A Commentary of An Interesting Case

Editor’s note: I am most pleased to have Jim Jerger make a contribution to our Pathways Column. Correctly considered the “father of diagnostic audiology”, Dr. Jerger has seen and reported on many fascinating diagnostic cases. He has always been a champion for the clinical audiologist, supporting the practitioner in many positive ways. Dr. Jerger’s excellent…

Read More

Dynorphins: Their Likely Role in Neural Excitotoxicity and Inflammation within the Cochlea

by Tony L. Sahley, Ph.D., CCC-A Acoustic overstimulation (AOS) is defined as an over-exposure to stressfully loud sounds. AOS often results in symptoms that include a chronic reduction in hearing sensitivity, referred to as a sensorineural hearing loss (SNHL). AOS is the principal cause of acquired SNHL and is second only to SNHL that is…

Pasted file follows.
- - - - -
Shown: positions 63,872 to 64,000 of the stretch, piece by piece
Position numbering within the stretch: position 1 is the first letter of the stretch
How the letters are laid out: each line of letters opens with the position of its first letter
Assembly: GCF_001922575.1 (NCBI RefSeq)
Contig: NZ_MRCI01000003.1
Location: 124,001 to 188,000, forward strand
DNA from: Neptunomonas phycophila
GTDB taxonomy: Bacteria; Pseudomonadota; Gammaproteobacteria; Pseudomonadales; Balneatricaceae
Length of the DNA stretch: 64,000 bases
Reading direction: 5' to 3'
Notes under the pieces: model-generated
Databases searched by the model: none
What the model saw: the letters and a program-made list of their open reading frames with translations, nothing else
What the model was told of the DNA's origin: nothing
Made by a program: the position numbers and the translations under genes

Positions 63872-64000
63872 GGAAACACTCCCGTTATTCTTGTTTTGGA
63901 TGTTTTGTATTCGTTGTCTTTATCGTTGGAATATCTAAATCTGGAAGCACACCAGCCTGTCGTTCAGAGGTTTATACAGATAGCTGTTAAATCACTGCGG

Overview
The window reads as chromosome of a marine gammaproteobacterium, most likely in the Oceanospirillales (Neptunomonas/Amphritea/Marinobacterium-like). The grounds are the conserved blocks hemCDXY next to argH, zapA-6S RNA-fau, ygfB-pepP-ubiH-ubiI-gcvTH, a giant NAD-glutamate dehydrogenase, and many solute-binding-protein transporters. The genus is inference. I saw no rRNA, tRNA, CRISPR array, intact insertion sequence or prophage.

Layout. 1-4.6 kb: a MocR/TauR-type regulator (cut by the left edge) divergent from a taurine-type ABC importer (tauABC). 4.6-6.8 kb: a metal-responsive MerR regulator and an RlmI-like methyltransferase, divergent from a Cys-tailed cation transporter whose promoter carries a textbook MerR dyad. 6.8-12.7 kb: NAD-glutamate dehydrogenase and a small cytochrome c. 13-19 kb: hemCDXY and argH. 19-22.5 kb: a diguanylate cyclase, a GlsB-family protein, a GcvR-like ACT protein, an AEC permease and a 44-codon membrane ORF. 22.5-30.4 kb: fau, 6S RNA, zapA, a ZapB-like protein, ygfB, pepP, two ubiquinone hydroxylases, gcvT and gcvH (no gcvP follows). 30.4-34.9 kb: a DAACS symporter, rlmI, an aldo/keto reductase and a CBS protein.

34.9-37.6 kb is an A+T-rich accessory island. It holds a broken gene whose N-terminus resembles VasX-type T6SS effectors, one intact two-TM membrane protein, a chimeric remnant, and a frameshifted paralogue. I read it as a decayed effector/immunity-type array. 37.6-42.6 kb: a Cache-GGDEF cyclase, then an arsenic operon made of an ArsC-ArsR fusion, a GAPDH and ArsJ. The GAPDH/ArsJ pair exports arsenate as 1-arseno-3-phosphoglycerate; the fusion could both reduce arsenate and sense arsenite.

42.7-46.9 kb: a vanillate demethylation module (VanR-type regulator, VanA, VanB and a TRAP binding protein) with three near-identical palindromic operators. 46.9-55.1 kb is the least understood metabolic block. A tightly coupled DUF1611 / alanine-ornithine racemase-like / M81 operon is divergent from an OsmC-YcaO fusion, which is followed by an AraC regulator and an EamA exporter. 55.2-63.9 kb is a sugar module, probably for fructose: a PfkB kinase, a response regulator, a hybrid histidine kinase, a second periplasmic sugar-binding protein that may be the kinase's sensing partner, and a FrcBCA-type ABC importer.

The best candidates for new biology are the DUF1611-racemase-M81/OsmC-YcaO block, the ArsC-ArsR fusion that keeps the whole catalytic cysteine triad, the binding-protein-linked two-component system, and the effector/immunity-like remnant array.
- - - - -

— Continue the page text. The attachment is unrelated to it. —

Read More

Pathways in the Brain Germane to Audiologists: A Brief Commentary

by  Frank E. Musiek, Ph.D.   Most audiologists are familiar with at least two major pathways in the brain. One is the ascending (and descending) auditory brainstem pathway and the other is the ascending (and descending) vestibular brainstem pathway. In the cerebrum there are also pathways of importance to audiology. These include, in our view,…

Read More

The Internal Auditory Meatus (IAM): It’s neuroanatomy & comment

by Frank E. Musiek   Introduction The internal auditory meatus (IAM) is a canal in the temporal bone that extends from the bony cochlea medially to an opening in the posterior aspect of the petrous portion of the temporal bone. This structure is germane to audiologists because it contains three nerves of interest to audiologists:…

Read More